Is the meaning of the gift just a symbolic gesture that can be made with any old substitute or is there something more to giving that needs to be considered?

And, what of the vendors selling offerings in the temple that angered Jesus to the point that he drove them out of the temple telling them that they had made a mockery of God’s house….they had made it a place of business rather than a sacred place to worship God?

[And the Jews’ Passover was at hand, and Jesus went up to Jerusalem and found in the temple those that sold oxen and sheep and doves, and the changers of money sitting: And when he had made a scourge of small cords, he drove them all out of the temple, and the sheep, and the oxen; and poured out the changers’ money, and overthrew the tables; And said unto them that sold doves, Take these things hence; make not my Father’s house an house of merchandise.” John 2:13-16 KJV] (4)

Were the vendors and money-changers chastised by Jesus any different from the vendors in Thailand who were selling fake money and cardboard sneakers?

When I studied this passage at my church in Sunday School many years ago, I was taught that Jesus said that the merchants had made his Father’s house into a “den of thieves” as noted in Mark 21:43. (4) Somehow I prefer that phrase to “house of merchandise” as it seems so much more descriptive of what was really going on there in the temple and why Jesus would find it so offensive.

The Jewish vendors and money-changers would, no doubt, have justified their activities as a necessary part of Passover. How else could people who had traveled for days obtain a proper sacrifice to atone for their sins during the past year? How else could those who came from nearby countries buy their offerings without the right currency? Why…….with a little creative thinking on the part of the vendors, justification could be made that these sellers of lambs and doves (maybe even cardboard or clay replicas) were a vital and most necessary part of the local economy and the whole offering process and they were just doing God’s work making sure every sinner who needed to repent had the proper offering to do so.

I think that Jesus certainly saw through the ruse…..saw it for what it had become….just another money-making enterprise.  Buy your doves here and God will surely forgive your sins…..wouldn’t He?

I was in a church recently that included a bookstore, a gift shop, and a coffee bar.  Is this somehow different from selling offerings in the temple? In retrospect, I think the coffee might have been free; and, I suppose you could say that selling a Bible in church is a good thing….giving it away might be better….but getting the scripture in the hands of those who need it can only be a good thing, right?

I’m not sure selling (or even giving away) a cup of coffee or a sentimental trinket in the church lobby is the same as selling “offerings”…although the concept of the profits going to the church might be blurring the lines a little bit these days. You could say that you’re only buying something to help out the church or contribute to the missions programs. Then again, no one buying a latte in church has any intention of giving it up as an offering to God. More likely, the heart-felt intent is just want to stay awake during the service.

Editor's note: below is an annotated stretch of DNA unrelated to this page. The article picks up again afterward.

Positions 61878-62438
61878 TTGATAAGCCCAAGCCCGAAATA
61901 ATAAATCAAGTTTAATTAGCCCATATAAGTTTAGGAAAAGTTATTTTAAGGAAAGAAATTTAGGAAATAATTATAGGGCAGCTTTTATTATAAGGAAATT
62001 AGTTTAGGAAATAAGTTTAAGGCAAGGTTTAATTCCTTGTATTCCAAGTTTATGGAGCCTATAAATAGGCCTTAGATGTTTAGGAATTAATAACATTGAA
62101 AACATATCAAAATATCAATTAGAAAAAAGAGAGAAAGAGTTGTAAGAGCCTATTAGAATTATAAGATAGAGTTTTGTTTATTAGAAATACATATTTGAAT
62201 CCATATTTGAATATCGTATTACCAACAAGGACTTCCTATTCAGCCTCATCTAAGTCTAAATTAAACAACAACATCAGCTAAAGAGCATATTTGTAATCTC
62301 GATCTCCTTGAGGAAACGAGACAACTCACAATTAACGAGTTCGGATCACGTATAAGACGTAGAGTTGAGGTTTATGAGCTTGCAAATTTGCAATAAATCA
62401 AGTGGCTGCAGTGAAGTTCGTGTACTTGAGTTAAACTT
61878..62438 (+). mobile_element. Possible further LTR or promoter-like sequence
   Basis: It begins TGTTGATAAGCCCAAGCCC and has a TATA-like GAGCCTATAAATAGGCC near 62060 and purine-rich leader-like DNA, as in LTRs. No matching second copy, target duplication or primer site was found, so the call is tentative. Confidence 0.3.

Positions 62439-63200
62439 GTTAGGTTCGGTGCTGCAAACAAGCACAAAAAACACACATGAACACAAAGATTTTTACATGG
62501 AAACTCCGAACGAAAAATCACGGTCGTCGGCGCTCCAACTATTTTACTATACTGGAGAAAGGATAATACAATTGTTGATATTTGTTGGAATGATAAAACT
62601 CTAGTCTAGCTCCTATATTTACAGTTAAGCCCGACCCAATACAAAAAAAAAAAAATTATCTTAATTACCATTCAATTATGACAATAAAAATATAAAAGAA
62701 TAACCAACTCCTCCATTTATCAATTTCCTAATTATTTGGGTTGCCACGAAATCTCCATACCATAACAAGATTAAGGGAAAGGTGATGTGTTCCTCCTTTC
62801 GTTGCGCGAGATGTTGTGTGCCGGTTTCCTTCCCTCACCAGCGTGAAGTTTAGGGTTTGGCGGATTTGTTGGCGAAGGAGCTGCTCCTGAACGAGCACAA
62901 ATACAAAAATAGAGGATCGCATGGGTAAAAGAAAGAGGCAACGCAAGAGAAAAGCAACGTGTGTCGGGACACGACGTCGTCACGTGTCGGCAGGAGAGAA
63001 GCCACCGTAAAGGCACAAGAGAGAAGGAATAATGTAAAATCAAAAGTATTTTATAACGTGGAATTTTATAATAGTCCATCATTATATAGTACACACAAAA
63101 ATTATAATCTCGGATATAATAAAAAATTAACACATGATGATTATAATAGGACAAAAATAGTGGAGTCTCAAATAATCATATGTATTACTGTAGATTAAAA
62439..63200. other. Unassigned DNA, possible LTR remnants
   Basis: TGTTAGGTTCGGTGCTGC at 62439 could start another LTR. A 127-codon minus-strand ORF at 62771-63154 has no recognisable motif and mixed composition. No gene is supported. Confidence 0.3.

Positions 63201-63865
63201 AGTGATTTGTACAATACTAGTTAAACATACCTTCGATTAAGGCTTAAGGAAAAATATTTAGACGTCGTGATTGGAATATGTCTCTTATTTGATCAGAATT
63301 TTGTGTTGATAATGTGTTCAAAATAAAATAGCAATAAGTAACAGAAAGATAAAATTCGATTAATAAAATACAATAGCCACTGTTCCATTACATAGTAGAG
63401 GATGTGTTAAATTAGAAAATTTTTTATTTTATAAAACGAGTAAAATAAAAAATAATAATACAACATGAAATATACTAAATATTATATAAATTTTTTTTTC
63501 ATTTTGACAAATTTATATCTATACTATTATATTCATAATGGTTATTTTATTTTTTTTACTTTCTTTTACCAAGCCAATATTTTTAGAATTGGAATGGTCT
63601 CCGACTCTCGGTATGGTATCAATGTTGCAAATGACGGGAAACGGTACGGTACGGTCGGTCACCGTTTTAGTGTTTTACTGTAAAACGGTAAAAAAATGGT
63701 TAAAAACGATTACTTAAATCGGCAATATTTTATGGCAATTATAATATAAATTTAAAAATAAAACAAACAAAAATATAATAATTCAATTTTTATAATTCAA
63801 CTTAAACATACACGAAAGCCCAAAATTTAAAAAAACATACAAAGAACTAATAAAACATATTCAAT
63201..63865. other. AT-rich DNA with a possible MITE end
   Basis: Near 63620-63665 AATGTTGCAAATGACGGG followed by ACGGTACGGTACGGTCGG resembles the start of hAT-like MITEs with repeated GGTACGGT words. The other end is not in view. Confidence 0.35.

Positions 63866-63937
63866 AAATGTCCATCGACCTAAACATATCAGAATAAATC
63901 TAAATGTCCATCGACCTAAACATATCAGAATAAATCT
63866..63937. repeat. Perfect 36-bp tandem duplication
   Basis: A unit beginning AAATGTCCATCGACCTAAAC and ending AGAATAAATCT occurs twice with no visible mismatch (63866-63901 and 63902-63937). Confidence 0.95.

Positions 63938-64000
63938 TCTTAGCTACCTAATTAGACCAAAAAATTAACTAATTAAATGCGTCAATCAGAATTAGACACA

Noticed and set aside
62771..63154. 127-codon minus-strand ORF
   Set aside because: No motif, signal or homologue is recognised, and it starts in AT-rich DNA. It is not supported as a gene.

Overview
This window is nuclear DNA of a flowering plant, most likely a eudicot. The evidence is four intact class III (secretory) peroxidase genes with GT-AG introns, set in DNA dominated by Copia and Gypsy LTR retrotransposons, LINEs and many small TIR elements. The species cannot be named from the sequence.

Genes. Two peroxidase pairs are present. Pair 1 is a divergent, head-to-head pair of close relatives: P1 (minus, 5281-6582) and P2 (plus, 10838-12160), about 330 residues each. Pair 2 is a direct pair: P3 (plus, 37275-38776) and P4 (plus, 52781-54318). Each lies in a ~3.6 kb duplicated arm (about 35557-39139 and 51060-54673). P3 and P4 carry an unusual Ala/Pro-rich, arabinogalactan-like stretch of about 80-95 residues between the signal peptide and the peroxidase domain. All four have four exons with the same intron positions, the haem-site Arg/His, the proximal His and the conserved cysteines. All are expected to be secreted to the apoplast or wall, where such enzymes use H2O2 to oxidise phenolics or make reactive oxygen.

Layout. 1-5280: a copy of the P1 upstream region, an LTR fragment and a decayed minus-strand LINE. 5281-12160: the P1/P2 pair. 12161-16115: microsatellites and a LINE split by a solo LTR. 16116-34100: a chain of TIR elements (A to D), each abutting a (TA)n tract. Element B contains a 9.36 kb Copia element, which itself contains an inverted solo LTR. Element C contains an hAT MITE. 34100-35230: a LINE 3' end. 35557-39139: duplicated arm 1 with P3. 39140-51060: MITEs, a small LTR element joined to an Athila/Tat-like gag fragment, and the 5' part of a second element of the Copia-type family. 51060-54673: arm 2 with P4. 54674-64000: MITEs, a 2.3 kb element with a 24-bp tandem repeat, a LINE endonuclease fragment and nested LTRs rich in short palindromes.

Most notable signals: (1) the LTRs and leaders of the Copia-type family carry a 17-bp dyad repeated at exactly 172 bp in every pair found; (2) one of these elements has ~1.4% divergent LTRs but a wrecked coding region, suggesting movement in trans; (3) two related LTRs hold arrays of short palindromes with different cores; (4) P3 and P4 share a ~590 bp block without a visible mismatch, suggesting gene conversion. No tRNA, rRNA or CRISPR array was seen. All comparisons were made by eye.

But I digress….back to the basic question. What is giving? What is a proper offering? What is good enough to please God?  I think that it is important that we give something up….something of value. In my mind, to be relevant, an offering would require some sacrifice on my part….giving to God something you wanted to keep or money that you could have used for something else…say a new pair of sneakers. And would have to be given with all your heart….no holding back on the gift.

Otherwise, providing an offering might have just become a ritual with little or no real spiritual meaning…just throwing a few coins in the plate on Sunday morning and patting yourself on the back for having done good and made the offering just like you’re supposed to do.  But, are you giving out of obligation or because of tradition or out of reverence and love for God?

Fake money?  Cardboard sneakers?  What is the point in the overall scheme of things? It may actually be more like throwing things in the trash than making a sacrifice to the gods….your offering might as well be those cardboard sneakers or fake money. What is it, after all is said and done, that makes an offering, the gift, proper and effective?

Thinking back to the time that Jesus cleared the money-changers and vendors out of the temple, it seems to me that the temple needed to be cleared at that time.  In a way, it had to be made ready for the ultimate sacrifice, the one that would change things in this world forever, and the final offering that was provided at no cost to us whatsoever.  The temple would be prepared for the only sacrifice that would ever be acceptable.

The perfect lamb had already been provided…he had walked the earth and prepared the way. We would not need to buy doves or goats (or fake money or cardboard sneakers) to stand proxy for our sins anymore.  No longer would money-changers and vendors be needed or allowed in the temple to provide questionable offerings to those who came in repentance and devotion.  There was only one lamb that was pure of heart and free of sin who was willing to be this one true offering……only one.

Like the poor widow with only two pennies, Jesus would give all that he had to give with a willing heart…and the temple would be cleansed for good……for all time….for the good of us all.

lamb of God stained glass


  1. Buddhism and Religion in Thailand;
  2. Cities we Love: Bangkok”; AFAR Magazine; September/October 2017; pp 98-108; Author – Tom Downey.
  3. King James Bible; New Testament: Luke Chapter 21, Verses 1-4;
  4. King James Bible: New Testament: John Chapter 2, Verses 13-16; . This incident is described in all four gospels of the New Testament of the King James Bible…see also Matthew 21:12-17, Mark 11:15-19, and Luke 19:45-48.
  5. King James Bible; Old Testament: Genesis Chapter 3, Verses 3-8;